Give vot­ers fi­nan­cial flow­chart

Austin American-Statesman - - OPINION -

All of us — Democrats, Repub­li­cans, oth­ers — wound up as losers this week when the U.S. Se­nate could not move for­ward on a cam­paign fi­nance re­form bill sorely needed in the wake of the U.S. Supreme Court’s 5-4 rul­ing in Jan­uary free­ing cor­po­ra­tions and unions to pour un­lim­ited money into po­lit­i­cal ads.

Ac­knowl­edg­ing the po­ten­tial im­pact of the de­ci­sion, the high court’s re­gret­table de­ci­sion in Cit­i­zens United v. Fed­eral Elec­tion Com­mis­sion in­cluded a nudge for Congress to en­act laws man­dat­ing in­creased dis­clo­sure of the source of such fund­ing.

The pro­posed mea­sure that fell short of the 60 Se­nate votes needed to move for­ward on it in­cluded a laud­able dose of dis­clo­sure but was weighed down by un­nec­es­sary pro­vi­sions that helped spell its doom — at least for now and prob­a­bly un­til af­ter the Novem­ber elec­tions — in the face of op­po­si­tion from all Repub­li­can sen­a­tors.

We be­lieve there is plenty of good that can be sal­vaged in this mea­sure by strip­ping out some of the bad. Sen. Su­san Collins, a mod­er­ate Repub­li­can from Maine, ac­cu­rately com­plained that the mea­sure in­cluded sig­nif­i­cant ad­van­tages for some groups. Ma­jor spe­cial-in­ter­est groups, in­clud­ing the Na­tional Ri­fle As­so­ci­a­tion and la­bor unions, would have been ex­empt from some re­port­ing re­quire­ments.

Sev­eral other pro­vi­sions in the bill raise ques­tions, in­clud­ing pro­posed bans on po­lit­i­cal ads paid for by ma­jor govern­ment contractors and busi­nesses that take fed­eral bailouts. We’re for the ban on ben­e­fi­cia­ries of bailouts. They shouldn’t be us­ing our tax dol­lars to sup­port their pol­i­tics. But it’s not fair to bar ma­jor govern­ment contractors, who pro­vide goods and ser­vices in ex­change for the tax dol­lars they get, from par­tic­i­pat­ing in the po­lit­i­cal process in the same way that other cor­po­ra­tions do.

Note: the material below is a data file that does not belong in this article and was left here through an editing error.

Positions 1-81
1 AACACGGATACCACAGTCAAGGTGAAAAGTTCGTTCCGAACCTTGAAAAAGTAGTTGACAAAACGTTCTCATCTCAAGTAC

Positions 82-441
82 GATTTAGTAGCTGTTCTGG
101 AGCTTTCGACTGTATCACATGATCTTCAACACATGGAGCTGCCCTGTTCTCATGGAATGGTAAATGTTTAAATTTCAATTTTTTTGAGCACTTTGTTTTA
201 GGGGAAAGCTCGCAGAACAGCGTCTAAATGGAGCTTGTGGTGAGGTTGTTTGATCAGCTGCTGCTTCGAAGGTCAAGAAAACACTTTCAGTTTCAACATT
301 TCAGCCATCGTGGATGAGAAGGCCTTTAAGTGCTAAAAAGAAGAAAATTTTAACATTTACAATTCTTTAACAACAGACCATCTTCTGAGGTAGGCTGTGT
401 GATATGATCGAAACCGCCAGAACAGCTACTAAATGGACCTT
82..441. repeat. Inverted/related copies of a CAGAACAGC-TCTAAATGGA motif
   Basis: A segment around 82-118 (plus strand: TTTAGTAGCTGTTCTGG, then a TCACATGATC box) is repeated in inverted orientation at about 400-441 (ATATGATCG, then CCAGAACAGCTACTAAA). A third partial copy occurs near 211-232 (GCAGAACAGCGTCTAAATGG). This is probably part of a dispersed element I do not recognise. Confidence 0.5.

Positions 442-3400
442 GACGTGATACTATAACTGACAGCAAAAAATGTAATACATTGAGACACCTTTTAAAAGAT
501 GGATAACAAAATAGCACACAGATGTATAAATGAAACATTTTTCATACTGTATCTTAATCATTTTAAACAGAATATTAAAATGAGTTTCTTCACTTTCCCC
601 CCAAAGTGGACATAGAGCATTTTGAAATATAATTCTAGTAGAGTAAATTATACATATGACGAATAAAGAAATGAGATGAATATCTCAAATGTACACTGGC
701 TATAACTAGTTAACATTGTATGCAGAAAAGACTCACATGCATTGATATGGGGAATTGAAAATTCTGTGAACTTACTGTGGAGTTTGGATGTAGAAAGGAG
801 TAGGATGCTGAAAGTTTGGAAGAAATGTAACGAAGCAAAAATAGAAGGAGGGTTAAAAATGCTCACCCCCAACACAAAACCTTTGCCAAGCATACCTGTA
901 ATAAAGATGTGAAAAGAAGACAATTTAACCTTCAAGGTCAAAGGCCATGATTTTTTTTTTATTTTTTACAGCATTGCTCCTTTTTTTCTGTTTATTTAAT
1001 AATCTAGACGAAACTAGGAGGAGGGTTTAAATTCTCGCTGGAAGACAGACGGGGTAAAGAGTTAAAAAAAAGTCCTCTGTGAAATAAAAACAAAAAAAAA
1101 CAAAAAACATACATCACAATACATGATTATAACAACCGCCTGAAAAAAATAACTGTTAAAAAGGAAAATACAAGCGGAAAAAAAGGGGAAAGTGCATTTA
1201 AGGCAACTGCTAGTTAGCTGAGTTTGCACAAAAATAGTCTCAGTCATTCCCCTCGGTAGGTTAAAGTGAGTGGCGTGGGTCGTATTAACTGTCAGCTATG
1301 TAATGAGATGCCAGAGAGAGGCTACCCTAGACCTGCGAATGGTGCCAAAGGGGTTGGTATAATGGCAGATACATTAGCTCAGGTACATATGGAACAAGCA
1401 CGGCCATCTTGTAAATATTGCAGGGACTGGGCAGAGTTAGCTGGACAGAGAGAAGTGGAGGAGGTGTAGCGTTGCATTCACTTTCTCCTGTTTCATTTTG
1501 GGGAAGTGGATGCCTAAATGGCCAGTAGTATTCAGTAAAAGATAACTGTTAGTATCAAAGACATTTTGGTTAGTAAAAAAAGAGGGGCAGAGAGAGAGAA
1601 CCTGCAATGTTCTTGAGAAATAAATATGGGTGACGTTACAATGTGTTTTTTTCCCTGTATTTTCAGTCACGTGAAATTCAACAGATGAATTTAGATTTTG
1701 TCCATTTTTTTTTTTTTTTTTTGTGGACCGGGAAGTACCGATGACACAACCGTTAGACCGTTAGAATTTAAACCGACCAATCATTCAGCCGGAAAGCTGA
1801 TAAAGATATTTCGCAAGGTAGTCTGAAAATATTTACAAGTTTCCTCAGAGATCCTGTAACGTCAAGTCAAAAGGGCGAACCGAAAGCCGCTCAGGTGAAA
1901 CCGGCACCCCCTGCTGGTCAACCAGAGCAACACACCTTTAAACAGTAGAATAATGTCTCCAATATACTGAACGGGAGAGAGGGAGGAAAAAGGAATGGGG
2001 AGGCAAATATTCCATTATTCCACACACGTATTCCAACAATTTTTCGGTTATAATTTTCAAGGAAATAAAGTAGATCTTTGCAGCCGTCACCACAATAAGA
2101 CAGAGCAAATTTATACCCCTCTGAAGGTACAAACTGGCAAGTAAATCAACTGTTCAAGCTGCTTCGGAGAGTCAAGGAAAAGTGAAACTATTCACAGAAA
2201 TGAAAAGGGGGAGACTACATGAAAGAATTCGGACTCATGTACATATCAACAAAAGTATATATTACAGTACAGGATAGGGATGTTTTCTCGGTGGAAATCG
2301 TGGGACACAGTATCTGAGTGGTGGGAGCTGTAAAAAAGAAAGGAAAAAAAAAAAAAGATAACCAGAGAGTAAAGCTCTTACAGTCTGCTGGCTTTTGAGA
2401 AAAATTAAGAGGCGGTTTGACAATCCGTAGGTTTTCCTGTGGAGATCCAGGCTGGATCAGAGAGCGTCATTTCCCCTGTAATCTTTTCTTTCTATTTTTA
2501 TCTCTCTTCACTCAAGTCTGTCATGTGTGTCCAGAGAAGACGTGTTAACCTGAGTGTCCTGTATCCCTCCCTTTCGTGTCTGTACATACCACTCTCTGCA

An­other pro­vi­sion strikes us as some­what silly. In its lat­est in­car­na­tion, the bill would have man­dated that chief ex­ec­u­tive of­fi­cers ap­pear at the end of po­lit­i­cal ads paid for by their firms. This would be like the “I’m (can­di­date name here) and I ap­proved this ad” tagline that has be­come ubiq­ui­tous and non­sen­si­cal on cam­paign ads.

As long as we have to live un­der the po­ten­tially odi­ous Supreme Court rul­ing that in­jects more cor­po­rate and union money into pol­i­tics, Amer­i­cans are en­ti­tled to full dis­clo­sure of how that money flows, and the cor­po­ra­tions and unions are en­ti­tled to eq­ui­table treat­ment. We are all en­ti­tled to it in time for the up­com­ing Novem­ber elec­tions that could change the bal­ance of power in Washington.

“A vote to op­pose these re­forms is noth­ing less than a vote to al­low cor­po­rate and spe­cial in­ter­est takeovers of our elec­tions,” Pres­i­dent Barack Obama said as the bill foundered. “It is dam­ag­ing to our democ­racy.”

The Supreme Court rul­ing in the Cit­i­zens United case was dam­ag­ing to our democ­racy. It’s now up to Congress to limit the dam­age, or at least make sure it’s done in a trans­par­ent way.

It’s fair to sus­pect that some of the GOP op­po­si­tion might re­sult more from over­all op­po­si­tion to dis­clo­sure than from any of the spe­cific pro­vi­sions in the bill. Democrats can call the Repub­li­cans’ bluff by strip­ping out some of those pro­vi­sions to see whether GOP sen­a­tors have the courage to vote against dis­clo­sure.

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